Review: ‘Elsewhere’ has indie spirit but lacks precision

Ken Jeong and Aden Young in the movie 'Elsewhere'
Ken Jeong and Aden Young in the movie “Elsewhere.”
(Duane Prentice / NomadicVisions/Freestyle Digital Releasing Media)

With its indie dramedy classification, “Elsewhere” has the quirky feel of a film that would have been well received at Sundance in decades past — even down to the casting of festival favorite Parker Posey. In 2020, the English-language debut of Costa Rican writer-director Hernán Jiménez doesn’t appear as fresh, but solid performances from its good cast and an affection for its characters gives it more mileage.

Though it has been two years since the death of his wife, Bruno (Aden Young) is still mourning the loss of his love. When his former in-laws reclaim his house and evict him, he must move in with his parents (Jacki Weaver and Beau Bridges), but he can’t let the house go. He pretends to be a contractor to the home’s new tenant, Marie (Posey), so he can stay close to it, but he ends up forging a connection with its new owner as well.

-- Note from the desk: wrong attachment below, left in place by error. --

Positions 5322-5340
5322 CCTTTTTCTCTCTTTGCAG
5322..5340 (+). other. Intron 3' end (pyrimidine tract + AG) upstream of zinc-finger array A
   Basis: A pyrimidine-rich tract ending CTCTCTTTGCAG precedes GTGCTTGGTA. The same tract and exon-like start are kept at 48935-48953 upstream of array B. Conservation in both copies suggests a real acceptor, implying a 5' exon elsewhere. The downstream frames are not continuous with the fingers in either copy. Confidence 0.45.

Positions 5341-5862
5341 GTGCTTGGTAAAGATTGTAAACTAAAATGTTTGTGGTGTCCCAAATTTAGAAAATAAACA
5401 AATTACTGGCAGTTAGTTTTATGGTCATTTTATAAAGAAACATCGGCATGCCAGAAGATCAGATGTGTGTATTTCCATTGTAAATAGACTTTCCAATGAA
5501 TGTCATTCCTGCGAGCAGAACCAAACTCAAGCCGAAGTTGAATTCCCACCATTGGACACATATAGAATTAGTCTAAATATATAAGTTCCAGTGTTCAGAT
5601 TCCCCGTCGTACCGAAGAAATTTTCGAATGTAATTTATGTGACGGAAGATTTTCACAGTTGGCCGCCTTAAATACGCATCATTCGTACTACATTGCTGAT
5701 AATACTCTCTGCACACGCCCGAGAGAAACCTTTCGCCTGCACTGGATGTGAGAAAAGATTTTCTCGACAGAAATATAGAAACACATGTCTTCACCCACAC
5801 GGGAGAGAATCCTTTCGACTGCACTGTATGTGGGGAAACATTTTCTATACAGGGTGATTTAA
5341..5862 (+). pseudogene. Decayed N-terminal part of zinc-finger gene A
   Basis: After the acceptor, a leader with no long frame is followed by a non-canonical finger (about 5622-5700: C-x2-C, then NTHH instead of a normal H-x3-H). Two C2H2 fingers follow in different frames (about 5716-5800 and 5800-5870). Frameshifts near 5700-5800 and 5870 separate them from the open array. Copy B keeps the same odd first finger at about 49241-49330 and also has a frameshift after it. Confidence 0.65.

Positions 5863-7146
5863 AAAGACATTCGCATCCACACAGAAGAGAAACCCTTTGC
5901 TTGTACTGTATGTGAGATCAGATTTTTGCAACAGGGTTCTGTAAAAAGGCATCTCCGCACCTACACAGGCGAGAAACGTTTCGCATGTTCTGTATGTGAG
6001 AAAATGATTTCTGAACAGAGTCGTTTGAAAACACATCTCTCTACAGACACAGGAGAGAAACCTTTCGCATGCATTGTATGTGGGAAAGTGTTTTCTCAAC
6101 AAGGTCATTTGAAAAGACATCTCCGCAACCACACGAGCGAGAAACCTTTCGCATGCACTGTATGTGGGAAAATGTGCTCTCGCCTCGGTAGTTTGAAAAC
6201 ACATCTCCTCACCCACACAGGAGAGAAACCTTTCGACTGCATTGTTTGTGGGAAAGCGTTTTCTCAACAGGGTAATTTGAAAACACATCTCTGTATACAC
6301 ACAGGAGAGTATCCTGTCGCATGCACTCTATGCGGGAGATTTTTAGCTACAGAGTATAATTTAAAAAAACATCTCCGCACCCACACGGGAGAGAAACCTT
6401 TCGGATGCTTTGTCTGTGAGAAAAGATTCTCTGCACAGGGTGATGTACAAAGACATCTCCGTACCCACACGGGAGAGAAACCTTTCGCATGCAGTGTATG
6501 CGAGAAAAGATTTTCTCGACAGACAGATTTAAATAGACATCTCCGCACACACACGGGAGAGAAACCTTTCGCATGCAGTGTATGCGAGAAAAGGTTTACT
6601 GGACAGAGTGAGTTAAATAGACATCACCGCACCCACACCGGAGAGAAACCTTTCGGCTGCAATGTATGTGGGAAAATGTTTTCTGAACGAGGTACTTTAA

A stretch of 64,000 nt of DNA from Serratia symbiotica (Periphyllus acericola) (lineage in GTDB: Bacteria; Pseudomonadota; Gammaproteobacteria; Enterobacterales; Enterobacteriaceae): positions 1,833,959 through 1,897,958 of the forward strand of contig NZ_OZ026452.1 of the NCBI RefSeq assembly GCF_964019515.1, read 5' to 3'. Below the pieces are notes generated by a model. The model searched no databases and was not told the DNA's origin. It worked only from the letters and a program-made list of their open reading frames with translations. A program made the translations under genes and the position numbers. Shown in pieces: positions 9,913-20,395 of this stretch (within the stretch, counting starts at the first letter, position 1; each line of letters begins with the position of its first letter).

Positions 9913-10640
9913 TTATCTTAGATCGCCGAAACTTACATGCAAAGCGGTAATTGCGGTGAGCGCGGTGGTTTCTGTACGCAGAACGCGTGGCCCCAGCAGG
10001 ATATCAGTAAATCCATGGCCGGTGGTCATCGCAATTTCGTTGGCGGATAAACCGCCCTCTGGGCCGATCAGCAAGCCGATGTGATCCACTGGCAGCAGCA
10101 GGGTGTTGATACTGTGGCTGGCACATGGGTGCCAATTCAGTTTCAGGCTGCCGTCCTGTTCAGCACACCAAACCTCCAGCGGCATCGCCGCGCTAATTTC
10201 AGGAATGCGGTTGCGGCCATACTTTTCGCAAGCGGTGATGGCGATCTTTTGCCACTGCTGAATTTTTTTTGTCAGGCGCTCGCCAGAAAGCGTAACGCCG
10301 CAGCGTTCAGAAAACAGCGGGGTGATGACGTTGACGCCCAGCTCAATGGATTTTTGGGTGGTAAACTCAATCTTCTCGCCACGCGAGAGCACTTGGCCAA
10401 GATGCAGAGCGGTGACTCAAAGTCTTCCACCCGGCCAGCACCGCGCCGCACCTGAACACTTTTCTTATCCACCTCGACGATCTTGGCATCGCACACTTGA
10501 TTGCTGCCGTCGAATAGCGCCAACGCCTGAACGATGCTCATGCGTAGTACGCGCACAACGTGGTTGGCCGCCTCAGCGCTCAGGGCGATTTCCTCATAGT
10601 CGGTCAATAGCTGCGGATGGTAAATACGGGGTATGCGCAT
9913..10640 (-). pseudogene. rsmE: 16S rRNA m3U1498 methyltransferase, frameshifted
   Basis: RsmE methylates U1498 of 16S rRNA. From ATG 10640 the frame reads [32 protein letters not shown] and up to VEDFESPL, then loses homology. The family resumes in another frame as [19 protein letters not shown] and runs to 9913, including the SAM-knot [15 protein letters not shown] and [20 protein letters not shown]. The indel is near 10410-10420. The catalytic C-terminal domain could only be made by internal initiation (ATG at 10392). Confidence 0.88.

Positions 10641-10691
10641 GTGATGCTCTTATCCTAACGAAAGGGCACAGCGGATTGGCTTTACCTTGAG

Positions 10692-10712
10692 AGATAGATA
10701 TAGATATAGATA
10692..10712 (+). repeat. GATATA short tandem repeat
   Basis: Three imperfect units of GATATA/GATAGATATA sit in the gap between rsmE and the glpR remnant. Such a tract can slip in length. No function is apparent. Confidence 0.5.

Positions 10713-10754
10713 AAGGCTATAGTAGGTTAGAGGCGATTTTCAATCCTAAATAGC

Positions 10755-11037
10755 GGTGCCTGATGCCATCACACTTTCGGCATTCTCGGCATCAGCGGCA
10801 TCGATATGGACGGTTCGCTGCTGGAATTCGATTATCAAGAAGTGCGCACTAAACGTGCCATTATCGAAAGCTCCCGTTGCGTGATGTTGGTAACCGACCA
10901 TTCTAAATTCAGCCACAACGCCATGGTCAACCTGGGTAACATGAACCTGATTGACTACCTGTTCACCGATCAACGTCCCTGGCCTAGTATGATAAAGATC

In “Elsewhere,” Jiménez has made a humanist film that deals sensitively with the processes of grief and moving on. He demonstrates a generosity to each of the characters, from Bruno’s struggling widower to his supportive best friend (Ken Jeong), as well as a clear love for the location in woodsy British Columbia. Jiménez’s script is often charming and funny, but it lacks the precision and specificity that make the best films about sad-sack protagonists stand out.


Rating: R, for language, some sexual references and brief drug use

Running time: 1 hour, 38 minutes

Playing: Starts Jan. 24, Laemmle Royal, West Los Angeles; also on VOD